Exploiting genetic vulnerabilities for BAP1 loss by synthetic lethality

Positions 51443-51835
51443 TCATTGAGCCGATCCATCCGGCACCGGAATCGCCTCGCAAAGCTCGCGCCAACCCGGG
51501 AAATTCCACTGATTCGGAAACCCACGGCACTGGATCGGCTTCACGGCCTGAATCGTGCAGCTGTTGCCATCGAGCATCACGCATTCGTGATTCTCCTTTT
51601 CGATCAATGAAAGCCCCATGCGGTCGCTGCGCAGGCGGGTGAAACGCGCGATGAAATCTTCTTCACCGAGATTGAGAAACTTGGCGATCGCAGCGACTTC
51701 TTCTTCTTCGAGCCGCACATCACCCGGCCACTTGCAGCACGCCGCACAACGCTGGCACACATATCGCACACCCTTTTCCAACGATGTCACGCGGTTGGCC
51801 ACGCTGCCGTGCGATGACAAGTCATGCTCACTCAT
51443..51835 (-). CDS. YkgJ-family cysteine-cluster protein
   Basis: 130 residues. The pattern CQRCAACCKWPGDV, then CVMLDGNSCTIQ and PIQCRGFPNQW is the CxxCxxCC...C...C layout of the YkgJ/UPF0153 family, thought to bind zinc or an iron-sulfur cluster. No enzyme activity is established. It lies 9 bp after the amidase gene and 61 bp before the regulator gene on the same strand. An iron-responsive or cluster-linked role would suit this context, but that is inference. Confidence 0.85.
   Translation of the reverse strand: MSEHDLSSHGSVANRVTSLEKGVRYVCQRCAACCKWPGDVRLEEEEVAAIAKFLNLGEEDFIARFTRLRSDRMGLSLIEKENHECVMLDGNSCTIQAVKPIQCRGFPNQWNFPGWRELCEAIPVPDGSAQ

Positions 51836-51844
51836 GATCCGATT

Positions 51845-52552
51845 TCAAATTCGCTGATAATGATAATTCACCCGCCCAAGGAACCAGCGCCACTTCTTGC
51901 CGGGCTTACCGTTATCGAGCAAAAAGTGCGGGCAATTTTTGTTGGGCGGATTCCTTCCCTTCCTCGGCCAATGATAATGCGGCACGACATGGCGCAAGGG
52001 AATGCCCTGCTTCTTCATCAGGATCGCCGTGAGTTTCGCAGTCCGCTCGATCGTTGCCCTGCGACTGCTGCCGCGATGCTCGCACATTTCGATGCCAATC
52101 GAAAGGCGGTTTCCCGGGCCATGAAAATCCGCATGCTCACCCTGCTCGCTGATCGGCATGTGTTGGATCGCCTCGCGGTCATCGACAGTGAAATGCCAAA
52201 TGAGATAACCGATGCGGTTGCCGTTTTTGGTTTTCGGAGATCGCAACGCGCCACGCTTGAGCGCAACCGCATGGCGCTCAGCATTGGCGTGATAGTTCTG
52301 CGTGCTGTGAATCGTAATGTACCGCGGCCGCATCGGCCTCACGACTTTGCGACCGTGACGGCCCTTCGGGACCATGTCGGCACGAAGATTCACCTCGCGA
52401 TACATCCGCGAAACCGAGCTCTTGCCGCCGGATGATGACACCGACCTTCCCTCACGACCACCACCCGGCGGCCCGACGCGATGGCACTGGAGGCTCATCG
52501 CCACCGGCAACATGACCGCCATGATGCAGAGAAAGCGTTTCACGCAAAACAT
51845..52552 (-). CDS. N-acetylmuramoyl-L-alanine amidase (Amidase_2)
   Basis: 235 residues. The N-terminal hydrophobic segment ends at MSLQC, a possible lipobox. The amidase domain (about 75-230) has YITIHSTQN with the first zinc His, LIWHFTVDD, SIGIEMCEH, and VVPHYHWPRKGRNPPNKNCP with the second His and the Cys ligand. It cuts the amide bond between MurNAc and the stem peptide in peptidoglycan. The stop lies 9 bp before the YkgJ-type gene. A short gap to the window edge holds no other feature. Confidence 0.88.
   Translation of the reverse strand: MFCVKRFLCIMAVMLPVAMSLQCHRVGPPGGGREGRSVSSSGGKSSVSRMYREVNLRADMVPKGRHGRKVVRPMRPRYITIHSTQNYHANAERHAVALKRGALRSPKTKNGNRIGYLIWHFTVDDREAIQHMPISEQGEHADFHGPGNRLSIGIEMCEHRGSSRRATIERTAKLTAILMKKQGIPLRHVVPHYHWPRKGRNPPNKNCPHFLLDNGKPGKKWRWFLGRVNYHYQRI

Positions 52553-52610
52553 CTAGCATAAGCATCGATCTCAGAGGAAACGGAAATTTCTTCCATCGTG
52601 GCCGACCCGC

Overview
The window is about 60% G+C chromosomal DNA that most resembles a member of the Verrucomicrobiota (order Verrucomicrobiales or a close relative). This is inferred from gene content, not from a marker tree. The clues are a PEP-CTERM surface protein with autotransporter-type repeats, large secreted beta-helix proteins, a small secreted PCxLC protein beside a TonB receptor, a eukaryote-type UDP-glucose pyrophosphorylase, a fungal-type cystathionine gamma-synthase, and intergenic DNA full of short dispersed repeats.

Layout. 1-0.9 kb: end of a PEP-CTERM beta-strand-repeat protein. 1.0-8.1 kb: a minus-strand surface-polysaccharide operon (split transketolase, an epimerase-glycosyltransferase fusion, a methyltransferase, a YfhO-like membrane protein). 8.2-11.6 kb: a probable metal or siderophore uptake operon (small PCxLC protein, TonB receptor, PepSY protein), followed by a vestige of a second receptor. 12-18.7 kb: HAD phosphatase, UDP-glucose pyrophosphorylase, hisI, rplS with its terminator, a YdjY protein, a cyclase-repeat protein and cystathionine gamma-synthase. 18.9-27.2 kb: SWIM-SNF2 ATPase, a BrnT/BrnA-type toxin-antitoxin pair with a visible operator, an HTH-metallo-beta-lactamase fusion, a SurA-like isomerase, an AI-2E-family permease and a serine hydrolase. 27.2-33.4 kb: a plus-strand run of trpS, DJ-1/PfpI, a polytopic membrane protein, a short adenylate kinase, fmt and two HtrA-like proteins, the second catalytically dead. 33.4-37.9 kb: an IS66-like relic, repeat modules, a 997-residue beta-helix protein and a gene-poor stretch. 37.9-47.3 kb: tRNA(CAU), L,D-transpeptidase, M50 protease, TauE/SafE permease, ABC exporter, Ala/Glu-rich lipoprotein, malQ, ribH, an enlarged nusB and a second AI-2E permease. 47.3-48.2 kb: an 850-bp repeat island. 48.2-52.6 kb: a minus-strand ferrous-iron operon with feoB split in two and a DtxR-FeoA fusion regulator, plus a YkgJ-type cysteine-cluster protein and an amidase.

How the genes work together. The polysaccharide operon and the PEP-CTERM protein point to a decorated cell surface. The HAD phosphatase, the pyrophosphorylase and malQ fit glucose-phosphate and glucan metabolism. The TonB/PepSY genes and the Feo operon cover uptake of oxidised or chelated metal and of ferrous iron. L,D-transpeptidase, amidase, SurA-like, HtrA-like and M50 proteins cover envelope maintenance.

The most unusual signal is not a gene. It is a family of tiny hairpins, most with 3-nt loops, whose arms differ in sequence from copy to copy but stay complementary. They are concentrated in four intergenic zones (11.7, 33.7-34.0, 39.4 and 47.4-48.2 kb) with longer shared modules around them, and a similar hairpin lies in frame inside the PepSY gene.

BAP1 is a powerful tumor suppressor gene that is frequently mutated in different tumor types, such as renal cell carcinoma, uveal melanoma and cholangiocarcinoma. We previously found that BAP1 loss is associated with aggressive tumors, metastasis and poor patient survival. Unfortunately, there are no specific treatments for tumors with mutations in BAP1. Thus, the aim of this project is the identification of synthetic lethal targets of BAP1‑mutated tumor entities using a large‑scale RNA interference screen. We found HDAC1 as one of the most prominent hits. After knockdown of HDAC1, a decrease of proliferation and colony formation in BAP1-deficient cell lines but not in BAP1-expressed cell lines could be analyzed. Besides, by treating cells with the HDAC1 inhibitor Quisinostat,we detected a stronger decrease of the cell viability of BAP1‑deficient cell lines compared to BAP1 wild-type cell lines. Additionally, HDAC1 knockdown had a higher efficiency suppressing the migration of BAP1-null cells compared to BAP1-competent cells. Characterizing the role of HDAC1, a G1 arrest in BAP1-deficient cell lines could be uncovered, which was not associated with an increase of apoptosis. Furthermore, in vivo studies in mice revealed a significant decrease of tumor formation after HDAC1 knockdown in BAP1-deficient tumors, strongly suggesting HDAC1 as a true synthetic lethal interactor with BAP1 loss. Based on our data, HDAC1 inhibitors might be effective for treating patients with mutations in BAP1.


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